Guest article by Judith Henry
All of us have lived through times when the universe throws so much our way, so quickly, that we become upset, anxious, and overwhelmed.
Suddenly, everything looks brighter, when a friend, family member, or even a stranger, comes forward to provide reassurance that our thoughts and emotions are recognized and understood.
This feeling of being heard and accepted is known as validation, and it is a basic human need, regardless of age and condition.
Yet for the very old, with dementia or other cognitive disorders, this positive experience is far less likely to occur. Because the world is often frightening and confusing to them, some react with bizarre behaviors while others turn inward. This creates a wall of isolation that is difficult to breach, even by the most conscientious of caregivers.
Enter, Naomi Feil, M.S.W. Years ago, unhappy with the traditional methods for working with elderly, disoriented individuals, she designed a method of therapeutic communication known as Validation Therapy.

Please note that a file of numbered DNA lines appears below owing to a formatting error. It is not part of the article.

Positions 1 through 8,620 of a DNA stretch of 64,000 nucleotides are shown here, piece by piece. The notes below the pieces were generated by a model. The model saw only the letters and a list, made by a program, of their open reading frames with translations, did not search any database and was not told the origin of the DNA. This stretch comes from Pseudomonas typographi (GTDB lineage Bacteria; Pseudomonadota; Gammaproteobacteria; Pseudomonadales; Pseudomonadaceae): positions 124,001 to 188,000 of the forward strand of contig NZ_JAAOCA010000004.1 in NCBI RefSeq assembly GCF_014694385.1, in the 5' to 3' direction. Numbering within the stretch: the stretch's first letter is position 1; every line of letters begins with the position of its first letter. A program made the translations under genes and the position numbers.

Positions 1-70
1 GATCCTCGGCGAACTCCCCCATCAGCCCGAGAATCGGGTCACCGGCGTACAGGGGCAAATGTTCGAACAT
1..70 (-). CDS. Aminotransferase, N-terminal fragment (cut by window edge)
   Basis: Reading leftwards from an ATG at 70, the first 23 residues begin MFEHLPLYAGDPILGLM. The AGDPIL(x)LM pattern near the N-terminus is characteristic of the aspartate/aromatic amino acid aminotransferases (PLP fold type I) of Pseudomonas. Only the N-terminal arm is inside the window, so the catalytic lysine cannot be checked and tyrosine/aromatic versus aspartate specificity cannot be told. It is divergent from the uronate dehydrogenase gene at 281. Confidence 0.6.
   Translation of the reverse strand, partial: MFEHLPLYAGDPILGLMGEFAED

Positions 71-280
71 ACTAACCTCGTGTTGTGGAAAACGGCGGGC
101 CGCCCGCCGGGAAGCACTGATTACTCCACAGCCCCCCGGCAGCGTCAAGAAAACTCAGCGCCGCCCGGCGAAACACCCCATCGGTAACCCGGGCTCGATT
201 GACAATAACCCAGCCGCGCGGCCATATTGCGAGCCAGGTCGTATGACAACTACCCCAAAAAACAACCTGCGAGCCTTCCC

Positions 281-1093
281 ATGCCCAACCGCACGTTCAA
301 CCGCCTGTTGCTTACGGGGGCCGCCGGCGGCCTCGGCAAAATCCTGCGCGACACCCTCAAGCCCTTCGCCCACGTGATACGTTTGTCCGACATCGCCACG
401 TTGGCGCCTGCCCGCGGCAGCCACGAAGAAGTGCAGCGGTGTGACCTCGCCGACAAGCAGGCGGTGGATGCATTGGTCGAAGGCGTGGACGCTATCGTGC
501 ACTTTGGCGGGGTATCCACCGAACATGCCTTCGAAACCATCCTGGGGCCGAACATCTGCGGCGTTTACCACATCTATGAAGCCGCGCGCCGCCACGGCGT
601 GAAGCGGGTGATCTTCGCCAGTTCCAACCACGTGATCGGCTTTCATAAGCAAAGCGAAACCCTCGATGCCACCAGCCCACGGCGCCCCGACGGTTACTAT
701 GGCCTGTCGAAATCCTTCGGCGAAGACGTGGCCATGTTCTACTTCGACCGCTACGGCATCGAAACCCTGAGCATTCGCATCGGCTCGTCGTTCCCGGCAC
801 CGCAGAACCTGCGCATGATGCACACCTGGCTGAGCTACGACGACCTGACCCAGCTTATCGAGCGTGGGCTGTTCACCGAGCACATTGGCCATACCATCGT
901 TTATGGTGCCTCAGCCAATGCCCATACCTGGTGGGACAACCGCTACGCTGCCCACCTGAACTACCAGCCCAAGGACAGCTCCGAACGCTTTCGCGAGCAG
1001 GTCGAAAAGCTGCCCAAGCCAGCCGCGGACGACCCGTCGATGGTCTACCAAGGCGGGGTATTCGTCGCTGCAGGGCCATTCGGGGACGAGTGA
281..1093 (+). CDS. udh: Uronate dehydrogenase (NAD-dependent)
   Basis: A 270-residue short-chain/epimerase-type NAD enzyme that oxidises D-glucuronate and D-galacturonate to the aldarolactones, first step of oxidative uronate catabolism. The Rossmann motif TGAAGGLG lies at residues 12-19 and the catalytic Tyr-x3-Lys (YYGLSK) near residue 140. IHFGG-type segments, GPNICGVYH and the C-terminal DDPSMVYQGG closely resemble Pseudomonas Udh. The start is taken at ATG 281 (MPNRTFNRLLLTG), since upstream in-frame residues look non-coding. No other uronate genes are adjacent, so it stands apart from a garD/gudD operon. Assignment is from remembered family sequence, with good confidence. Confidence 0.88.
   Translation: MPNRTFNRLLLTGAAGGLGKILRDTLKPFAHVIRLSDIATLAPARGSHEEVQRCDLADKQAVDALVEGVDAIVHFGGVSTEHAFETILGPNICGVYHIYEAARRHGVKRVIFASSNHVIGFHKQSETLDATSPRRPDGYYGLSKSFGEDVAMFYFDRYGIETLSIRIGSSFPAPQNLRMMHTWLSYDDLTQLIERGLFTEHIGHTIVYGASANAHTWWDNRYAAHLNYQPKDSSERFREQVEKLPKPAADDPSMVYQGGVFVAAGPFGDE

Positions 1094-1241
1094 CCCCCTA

Naomi’s technique, Validation, incorporates verbal and nonverbal ways of connecting with patients using empathy and respect to build trust and effect change.
Since Naomi believes that many people, during the final stage of life, are struggling to come to grips with the past, this technique can provide both relief and closure.
Now being used worldwide, Validation has found success, in part, because it can be learned and implemented by professionals and lay people alike, with results that are sometimes life-changing for everyone involved.
Some of the benefits to elders include:
- An increase in communication, both verbal and nonverbal
- Less anxiety and agitation
- Less need to withdraw from what is going on around them.
- Deterioration, in general, may be slowed down
Just as important are the ways in which caregivers’ lives are improved:
- Burnout is lessened
- Stress is reduced
- Increased capability in handling difficult behaviors
- Greater job satisfaction
If you want to be inspired by an example of Validation Therapy in action, click to view Naomi Feil’s video as she reaches out to Gladys Wilson, diagnosed with Alzheimer’s in 2000 and non-speaking for many years. As Naomi cautions, these results exceeded her own expectations, but it does demonstrate how the power of empathy can provide hope, where none existed before.
Judith Henry’s six years of hands-on experience as a dutiful daughter (her father’s name for her on a good day) has culminated in her first book, The Dutiful Daughter’s Guide to Caregiving: A Practical Memoir.” Due out in May 2015, it is a blend of personal stories and hard-won wisdom on caring for aging parents. She welcomes your comments and can be reached by clicking on the link of her name or via Judith Henry Writer – her Facebook page.